So I think all of these five combined are really going to push the flows back to the
So one of the arguments that I often hear is that, what if people just leave?
What if they default on the dollars that they owe
and just go off to a new agreement that they’ve created?
Would that cause chaos?
It would absolutely cause a lot of chaos.
But is it possible?
Yes, it’s absolutely possible.
And that’s one of the reasons, by the way, you should own gold, because you
never know what could happen.
That said, one thing you have to realize is if these people default on their dollar
loans, and they leave, and they go somewhere else, in a debt-based monetary
system, it’s not just the debt that leaves.
It’s not just the obligations that leave.
Money disappears as well, because in a debt-based
monetary system, when debt gets defaulted on, money evaporates.
And if money disappears, that means supply falls.
So if you think about this like a musical chairs example, and we’ve got a number of
digital or paper participants swirling around the limited number of monetary base
dollars that actually exist, if some of these players decide they don’t want to play
anymore, and they leave, and they default on that debt, that’s fine.
But when they leave, money disappears as well.
So the chairs disappear as well.
And if the chairs start to disappear at the same
rate that the obligations disappear, if you get supply falling even faster than demand,
price still rises.
So I don’t buy that argument that they can just walk away and
that there won’t be any chaos and any implications involved with that.
Another thing I would say is even if they do raise rates, and it does cause a recession,
well, then, that means the US is now in recession, and the rest of the world’s biggest
customer now have a cold and cannot buy all the goods from those other countries
that they were selling before.
So that has a knock-on effect to EM, and I actually think
it hurts EM and international more than it hurts the US.
So even if that does turn out to be correct, I don’t think that that’s necessarily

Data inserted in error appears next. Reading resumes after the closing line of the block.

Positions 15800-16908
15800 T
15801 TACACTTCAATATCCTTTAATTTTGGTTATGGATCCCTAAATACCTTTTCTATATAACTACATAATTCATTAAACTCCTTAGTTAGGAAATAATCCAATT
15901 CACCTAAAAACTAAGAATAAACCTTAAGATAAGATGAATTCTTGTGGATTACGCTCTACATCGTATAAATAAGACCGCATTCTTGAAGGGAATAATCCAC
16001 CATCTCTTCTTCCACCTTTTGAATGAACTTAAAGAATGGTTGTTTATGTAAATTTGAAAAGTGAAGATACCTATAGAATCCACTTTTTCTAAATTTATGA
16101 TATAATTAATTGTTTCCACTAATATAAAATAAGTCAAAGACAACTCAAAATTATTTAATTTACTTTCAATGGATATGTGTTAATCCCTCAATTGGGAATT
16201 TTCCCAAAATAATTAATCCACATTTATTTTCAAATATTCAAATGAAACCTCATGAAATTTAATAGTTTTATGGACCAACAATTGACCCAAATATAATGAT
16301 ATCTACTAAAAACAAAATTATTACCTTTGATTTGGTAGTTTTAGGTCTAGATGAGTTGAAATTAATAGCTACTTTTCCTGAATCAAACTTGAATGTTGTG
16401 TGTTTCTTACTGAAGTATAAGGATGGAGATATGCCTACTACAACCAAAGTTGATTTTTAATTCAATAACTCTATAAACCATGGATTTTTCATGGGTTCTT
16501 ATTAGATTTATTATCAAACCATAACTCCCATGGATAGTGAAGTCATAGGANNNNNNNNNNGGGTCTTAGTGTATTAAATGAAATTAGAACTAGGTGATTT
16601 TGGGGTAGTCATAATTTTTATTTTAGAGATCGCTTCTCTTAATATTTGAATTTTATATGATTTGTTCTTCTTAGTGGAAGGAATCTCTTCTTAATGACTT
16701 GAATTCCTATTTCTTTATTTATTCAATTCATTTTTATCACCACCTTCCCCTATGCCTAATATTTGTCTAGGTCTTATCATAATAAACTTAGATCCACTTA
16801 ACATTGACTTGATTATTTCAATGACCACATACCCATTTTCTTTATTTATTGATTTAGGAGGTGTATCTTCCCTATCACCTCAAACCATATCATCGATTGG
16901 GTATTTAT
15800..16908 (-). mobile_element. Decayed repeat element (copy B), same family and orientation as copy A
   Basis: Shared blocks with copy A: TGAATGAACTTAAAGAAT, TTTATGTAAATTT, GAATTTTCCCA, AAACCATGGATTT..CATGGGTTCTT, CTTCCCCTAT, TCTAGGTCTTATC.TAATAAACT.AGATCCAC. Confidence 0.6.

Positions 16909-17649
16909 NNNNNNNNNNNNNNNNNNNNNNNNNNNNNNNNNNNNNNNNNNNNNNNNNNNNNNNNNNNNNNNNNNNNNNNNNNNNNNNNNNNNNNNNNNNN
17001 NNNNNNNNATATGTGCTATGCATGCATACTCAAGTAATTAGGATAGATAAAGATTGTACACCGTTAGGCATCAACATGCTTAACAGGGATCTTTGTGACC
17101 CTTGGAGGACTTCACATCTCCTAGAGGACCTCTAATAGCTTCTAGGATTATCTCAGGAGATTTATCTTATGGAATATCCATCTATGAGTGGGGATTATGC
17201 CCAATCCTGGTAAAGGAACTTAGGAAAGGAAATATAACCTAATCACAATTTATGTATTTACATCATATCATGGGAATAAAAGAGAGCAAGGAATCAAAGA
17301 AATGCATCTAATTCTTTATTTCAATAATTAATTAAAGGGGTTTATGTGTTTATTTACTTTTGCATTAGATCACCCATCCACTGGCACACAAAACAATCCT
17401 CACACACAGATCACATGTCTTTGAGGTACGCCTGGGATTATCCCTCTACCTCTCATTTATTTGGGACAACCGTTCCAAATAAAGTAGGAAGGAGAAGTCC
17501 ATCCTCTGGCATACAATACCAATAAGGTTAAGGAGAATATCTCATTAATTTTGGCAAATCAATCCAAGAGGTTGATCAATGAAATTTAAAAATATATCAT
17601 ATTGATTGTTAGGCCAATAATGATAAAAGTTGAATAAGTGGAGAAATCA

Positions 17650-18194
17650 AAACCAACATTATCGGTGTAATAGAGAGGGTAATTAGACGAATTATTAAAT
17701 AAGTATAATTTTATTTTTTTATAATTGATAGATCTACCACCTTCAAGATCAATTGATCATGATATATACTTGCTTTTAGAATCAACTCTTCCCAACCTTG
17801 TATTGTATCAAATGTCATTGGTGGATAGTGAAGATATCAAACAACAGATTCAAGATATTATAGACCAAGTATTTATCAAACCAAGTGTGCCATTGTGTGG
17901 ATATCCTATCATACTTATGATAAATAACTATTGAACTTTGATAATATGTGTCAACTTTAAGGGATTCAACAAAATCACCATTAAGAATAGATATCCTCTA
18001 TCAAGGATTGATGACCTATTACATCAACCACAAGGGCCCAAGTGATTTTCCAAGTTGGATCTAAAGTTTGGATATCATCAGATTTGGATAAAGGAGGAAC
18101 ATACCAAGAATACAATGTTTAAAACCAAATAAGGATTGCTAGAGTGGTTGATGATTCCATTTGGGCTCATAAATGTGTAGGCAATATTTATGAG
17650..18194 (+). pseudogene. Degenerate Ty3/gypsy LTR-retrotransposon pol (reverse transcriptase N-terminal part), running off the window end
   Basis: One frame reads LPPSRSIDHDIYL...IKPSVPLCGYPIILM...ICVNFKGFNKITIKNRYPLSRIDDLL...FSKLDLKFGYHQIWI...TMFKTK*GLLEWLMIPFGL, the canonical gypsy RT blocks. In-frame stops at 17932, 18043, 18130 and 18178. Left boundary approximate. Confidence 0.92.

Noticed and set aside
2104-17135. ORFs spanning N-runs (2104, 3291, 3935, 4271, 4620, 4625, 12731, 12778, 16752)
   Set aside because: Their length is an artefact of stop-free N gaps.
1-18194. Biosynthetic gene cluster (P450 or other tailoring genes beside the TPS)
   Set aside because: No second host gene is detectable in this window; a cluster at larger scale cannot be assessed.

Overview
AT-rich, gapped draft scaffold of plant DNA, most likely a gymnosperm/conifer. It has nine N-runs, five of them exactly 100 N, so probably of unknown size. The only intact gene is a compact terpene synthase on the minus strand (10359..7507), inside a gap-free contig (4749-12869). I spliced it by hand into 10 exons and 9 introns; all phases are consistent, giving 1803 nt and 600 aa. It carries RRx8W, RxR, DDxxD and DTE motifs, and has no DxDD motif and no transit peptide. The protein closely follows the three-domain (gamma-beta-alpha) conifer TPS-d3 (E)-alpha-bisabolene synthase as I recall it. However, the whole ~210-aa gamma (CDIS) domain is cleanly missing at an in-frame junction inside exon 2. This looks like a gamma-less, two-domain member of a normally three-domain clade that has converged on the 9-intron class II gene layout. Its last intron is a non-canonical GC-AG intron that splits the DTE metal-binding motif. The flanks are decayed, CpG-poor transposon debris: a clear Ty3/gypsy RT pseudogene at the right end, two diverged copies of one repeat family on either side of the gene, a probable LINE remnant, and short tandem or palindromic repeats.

Now, the big one that I always hear is that the Fed is going to have to– again, they’ll
have to– they can’t keep raising rates, so they’ll have to reverse course, and they’ll
actually have to implement QE again.
And that’s not going to happen either, in my
And the reason that I don’t think that that’s going to happen is because the
whole point of QE is to provide artificial flow from somewhere outside the current
That’s the whole point of buying the bonds to get that injection.
When the Fed would buy bonds, they would inject currency
into the system.
So if you can get that injection of currency into the system from somewhere other than
the Fed, then the Fed doesn’t need to provide it.
And this is the heart of the dollar milkshake theory.
The rest of the world is still providing an incredible amount of
stimulus into the market.
But we’re the only ones with a straw.
Everybody else is pushing the liquidity out into the market.
The Fed has a straw, and they’re sucking up that liquidity.
And as they suck up that liquidity, that is an injection from outside the
domestic market into the market that allows the flow to keep happening.
And that is no different than QE if we were doing it ourself.
Just because they’re operating QE out of Tokyo or out of Frankfurt doesn’t mean that
those dollars or that liquidity– the euros, the yen, whatever– stays in those domestic
In a global marketplace, all those assets can flow to the US, and I think that’s
what’s going to happen.
And that is literally the heart of the dollar milkshake theory.
It doesn’t really matter who provides the QE.
What really matters is who captures the QE.